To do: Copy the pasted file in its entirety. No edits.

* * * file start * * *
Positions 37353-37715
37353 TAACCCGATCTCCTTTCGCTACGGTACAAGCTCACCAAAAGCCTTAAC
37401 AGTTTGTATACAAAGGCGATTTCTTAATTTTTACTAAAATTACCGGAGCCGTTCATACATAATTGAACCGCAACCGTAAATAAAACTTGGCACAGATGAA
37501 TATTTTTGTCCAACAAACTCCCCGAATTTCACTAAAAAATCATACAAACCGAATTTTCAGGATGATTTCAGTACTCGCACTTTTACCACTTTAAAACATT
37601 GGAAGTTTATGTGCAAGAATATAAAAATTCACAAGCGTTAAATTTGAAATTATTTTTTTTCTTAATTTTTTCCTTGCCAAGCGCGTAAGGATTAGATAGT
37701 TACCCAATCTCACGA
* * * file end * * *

Positions 37353-37715
37353 TAACCCGATCTCCTTTCGCTACGGTACAAGCTCACCAAAAGCCTTAAC
37401 AGTTTGTATACAAAGGCGATTTCTTAATTTTTACTAAAATTACCGGAGCCGTTCATACATAATTGAACCGCAACCGTAAATAAAACTTGGCACAGATGAA
37501 TATTTTTGTCCAACAAACTCCCCGAATTTCACTAAAAAATCATACAAACCGAATTTTCAGGATGATTTCAGTACTCGCACTTTTACCACTTTAAAACATT
37601 GGAAGTTTATGTGCAAGAATATAAAAATTCACAAGCGTTAAATTTGAAATTATTTTTTTTCTTAATTTTTTCCTTGCCAAGCGCGTAAGGATTAGATAGT
37701 TACCCAATCTCACGA